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1965 Chevelle Duo - Good Guys And Bad Guys

It's All The Same

By Dakota Wentz

So much alike, yet so different; that pretty much sums up these '65 Chevelles. Although both appear to be basically stock, there are differences, both obvious and not so. Starting with the obvious, it's easy to see that Mark Mahood's '65 is a drop-top and Wendell Pittman's is a hardtop. Incidentally, Wendell happens to be Mark's right-hand man at Mahood's Auto Collision in Stanton, California. What you'll find if you study the cars is that each possesses its own unique attitude and style.

Mahood's '65 Chevelle SS started life in Mark's shop as a ground-up restoration for a customer, who had the numbers-matching 327 four-speed car 15 years prior to dropping it off at Mahood's. The original intent was to restore the A-Body as it would have rolled off the assembly line. Upon completion of the car, the customer decided he didn't want the car anymore, on account that he had bought too many cars. Knowing the car was rare and freshly restored, Mark decided he'd buy it.

From there, True Connections 2-inch drop spindles with cut coils lower the car by 4 inches down in the front, and by 6 inches in the rear. To help bring out the PPG Red paintjob, Budnik 17x8 Famosa wheels were bolted up to all four corners. Other than that, the drop-top cruiser is bone-stock with a few OEM repop products, such as the red vinyl interior from True Connections.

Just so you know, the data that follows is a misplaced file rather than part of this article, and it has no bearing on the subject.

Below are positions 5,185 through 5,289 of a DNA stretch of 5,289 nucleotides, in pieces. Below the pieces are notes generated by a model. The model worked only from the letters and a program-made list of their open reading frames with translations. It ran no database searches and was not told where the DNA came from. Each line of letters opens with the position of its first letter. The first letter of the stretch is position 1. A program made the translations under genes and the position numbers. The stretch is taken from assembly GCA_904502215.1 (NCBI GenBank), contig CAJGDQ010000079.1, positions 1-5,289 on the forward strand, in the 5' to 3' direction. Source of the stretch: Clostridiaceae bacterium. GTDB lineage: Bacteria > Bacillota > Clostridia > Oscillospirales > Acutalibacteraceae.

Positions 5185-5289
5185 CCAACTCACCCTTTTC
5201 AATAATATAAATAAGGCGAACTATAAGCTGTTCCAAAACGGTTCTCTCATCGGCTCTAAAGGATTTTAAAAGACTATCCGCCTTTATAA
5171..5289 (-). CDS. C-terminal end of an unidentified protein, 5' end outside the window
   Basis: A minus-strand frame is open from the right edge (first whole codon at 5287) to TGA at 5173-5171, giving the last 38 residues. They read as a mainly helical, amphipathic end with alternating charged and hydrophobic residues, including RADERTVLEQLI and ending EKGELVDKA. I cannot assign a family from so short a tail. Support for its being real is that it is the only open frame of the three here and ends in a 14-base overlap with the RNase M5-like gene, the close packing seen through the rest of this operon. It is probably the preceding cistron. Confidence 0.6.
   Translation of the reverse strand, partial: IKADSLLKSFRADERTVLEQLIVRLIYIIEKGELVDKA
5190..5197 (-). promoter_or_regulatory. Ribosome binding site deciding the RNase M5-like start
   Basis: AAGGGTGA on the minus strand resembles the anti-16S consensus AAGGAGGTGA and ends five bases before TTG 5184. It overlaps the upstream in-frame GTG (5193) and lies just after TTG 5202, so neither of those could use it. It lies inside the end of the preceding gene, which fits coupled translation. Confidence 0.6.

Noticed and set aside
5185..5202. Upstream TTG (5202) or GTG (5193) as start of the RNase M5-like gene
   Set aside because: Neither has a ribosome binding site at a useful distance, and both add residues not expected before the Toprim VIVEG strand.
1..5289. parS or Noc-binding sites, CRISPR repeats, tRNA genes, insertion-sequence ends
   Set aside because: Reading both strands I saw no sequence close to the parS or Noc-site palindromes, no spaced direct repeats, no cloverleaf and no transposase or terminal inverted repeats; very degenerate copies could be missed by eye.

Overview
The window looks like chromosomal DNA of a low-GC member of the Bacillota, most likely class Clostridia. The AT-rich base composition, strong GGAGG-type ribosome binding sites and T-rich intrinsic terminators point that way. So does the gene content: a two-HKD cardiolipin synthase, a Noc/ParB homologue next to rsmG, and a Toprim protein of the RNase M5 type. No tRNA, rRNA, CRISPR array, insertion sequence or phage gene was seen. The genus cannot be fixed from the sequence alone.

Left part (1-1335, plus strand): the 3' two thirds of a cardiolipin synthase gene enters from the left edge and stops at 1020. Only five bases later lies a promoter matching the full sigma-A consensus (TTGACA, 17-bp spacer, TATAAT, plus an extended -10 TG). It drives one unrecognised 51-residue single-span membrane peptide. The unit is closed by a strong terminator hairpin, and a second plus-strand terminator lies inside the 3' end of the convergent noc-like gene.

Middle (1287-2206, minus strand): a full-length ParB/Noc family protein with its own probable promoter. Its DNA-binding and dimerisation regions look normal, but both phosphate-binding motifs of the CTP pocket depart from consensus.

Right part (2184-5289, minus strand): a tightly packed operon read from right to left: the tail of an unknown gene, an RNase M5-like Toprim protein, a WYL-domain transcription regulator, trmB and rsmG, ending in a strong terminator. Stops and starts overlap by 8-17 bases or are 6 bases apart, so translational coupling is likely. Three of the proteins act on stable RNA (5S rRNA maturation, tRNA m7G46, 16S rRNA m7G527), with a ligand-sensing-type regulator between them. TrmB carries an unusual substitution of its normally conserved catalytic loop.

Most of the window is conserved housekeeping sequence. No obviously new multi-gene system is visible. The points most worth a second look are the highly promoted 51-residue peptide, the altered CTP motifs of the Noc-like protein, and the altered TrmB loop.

On Wendell's car, the focus shifts in another direction. Much like Mark's car, Wendell's 350-powered Chevelle appears to be mostly stock, aside from a few odds and ends. What sets Wendell's car apart from its red counterpart, however, is its attitude. The deep gloss black finish reveals a more sinister side to the stock '65 bodylines. Adding to the ominous look of Pittman's hardtop, the car rides just inches off the ground at all times.

Up front, the Chevelle has been brought down by 6 inches, and out back by 8 inches. With the car slammed on the ground, the 16-inch Americans are jammed up into the wheelwells. If this were a movie, we imagine that in this situation the good guy might pull up in the bright red drop-top cruiser, while the bad guy would step out of the long and low black hardtop.

By Dakota Wentz
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